wherein the first insulating layer and the second substrate are directly bonded to each other by at least one bond selected from the group consisting of a hydrogen bond and a covalent bond.

In one embodiment of the present invention, a thickness of an interface at which the first insulating layer and the second substrate are directly bonded to each other is 20 nm or less.

In another embodiment of the present invention, the first conductive layer is buried with the first insulating layer.

In still another embodiment of the present invention, the second substrate has convex portions at its periphery, and the first insulating layer and at least a part of the convex portions of the second substrate are directly bonded to each other.

In still another embodiment of the present invention, the first substrate is a piezoelectric substrate.

In still another embodiment of the present invention, the first substrate is a single crystalline piezoelectric substrate made of a material selected from the group consisting of quartz crystal, lithium niobate, lithium tantalate, and lithium borate.

In still another embodiment of the present invention, the second substrate is a single crystalline piezoelectric substrate made of a material selected from the group consisting of quartz crystal, lithium niobate, lithium tantalate, and lithium borate.

In still another embodiment of the present invention, the second substrate is a single crystalline silicon substrate.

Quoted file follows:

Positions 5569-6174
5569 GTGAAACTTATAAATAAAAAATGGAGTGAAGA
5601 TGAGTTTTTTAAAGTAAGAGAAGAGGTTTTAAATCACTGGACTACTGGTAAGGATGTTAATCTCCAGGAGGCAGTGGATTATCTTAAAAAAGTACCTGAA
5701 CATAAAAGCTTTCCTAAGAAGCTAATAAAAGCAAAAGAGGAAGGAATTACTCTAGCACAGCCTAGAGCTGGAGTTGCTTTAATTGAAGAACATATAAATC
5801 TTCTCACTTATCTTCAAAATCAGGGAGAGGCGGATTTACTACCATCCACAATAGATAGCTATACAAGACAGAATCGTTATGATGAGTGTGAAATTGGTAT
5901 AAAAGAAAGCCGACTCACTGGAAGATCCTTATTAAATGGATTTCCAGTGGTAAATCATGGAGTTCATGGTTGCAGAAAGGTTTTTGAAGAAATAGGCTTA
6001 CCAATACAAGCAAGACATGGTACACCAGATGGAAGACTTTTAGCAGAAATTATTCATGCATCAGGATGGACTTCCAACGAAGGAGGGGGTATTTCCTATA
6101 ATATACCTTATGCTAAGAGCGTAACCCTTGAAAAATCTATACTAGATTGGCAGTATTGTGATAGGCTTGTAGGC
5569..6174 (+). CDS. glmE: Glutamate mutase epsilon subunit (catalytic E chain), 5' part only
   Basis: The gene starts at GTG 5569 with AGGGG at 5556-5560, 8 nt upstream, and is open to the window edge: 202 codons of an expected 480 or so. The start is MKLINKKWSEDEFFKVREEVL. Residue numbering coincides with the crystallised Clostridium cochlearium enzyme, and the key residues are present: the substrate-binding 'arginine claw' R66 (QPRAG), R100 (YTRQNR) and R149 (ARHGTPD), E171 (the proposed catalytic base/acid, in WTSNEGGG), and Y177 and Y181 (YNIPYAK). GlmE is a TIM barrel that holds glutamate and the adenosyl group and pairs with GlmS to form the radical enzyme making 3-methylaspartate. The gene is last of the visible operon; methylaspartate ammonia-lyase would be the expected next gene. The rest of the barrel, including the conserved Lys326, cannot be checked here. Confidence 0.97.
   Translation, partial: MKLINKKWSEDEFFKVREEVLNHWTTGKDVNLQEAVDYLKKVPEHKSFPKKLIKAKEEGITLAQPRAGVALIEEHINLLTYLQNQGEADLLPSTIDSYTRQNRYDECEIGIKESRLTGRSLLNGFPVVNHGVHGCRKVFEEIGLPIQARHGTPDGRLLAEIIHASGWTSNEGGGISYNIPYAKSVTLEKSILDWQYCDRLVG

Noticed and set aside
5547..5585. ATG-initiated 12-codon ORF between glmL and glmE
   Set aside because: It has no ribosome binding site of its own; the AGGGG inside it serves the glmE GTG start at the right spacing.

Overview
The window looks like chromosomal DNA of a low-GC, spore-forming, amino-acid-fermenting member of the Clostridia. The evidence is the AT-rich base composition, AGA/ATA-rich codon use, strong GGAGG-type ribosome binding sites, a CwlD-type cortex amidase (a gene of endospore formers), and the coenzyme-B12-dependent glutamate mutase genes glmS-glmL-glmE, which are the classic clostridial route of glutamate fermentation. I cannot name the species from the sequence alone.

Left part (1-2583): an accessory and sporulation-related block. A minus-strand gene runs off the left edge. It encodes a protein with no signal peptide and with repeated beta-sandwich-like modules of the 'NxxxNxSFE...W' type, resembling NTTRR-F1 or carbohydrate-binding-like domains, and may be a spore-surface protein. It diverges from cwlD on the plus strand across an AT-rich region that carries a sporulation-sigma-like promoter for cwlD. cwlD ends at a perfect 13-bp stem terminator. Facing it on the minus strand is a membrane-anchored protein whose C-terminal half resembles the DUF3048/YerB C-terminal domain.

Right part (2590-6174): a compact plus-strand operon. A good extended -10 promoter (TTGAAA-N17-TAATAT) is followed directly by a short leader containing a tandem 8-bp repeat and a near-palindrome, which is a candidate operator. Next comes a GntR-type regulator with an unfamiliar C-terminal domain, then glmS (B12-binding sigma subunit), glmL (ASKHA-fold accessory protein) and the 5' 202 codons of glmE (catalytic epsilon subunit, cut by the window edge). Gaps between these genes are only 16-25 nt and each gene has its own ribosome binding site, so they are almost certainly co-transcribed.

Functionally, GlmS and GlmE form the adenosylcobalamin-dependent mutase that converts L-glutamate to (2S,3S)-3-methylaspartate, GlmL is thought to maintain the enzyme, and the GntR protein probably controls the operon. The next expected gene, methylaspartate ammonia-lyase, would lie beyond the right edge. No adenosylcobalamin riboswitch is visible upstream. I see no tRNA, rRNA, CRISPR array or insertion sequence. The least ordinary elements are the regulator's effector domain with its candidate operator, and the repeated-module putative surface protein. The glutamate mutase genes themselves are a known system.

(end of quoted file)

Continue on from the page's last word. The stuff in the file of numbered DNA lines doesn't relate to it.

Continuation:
In still another embodiment of the present invention, the second substrate is a glass substrate.

Alternatively, an electronic component of the present invention includes a functional portion and a package portion for hermetically sealing the functional portion, the functional portion including a substrate, a conductive layer constituting a terminal electrode formed on a first surface of the substrate, and an insulating layer formed on the conductive layer,

wherein at least a part of the package portion and the insulating layer are directly bonded to each other by at least one bond selected from the group consisting of a hydrogen bond and a covalent bond.

In one embodiment of the present invention, the substrate of the functional portion is a piezoelectric substrate, and the functional portion functions as a piezoelectric element.

According to another aspect of the present invention, a method for producing an electronic component including a first substrate, a second substrate, and a conductive layer constituting a terminal electrode between the first substrate and the second substrate, the method includes the steps of:

forming the conductive layer constituting the terminal electrode on a first surface of the first substrate;

forming an insulating layer on the conductive layer;

conducting hydrophilic treatment on a surface of the insulating layer and a surface of the second substrate; and

attaching the insulating layer to the second substrate with the respective surfaces subjected to the hydrophilic treatment faced each other,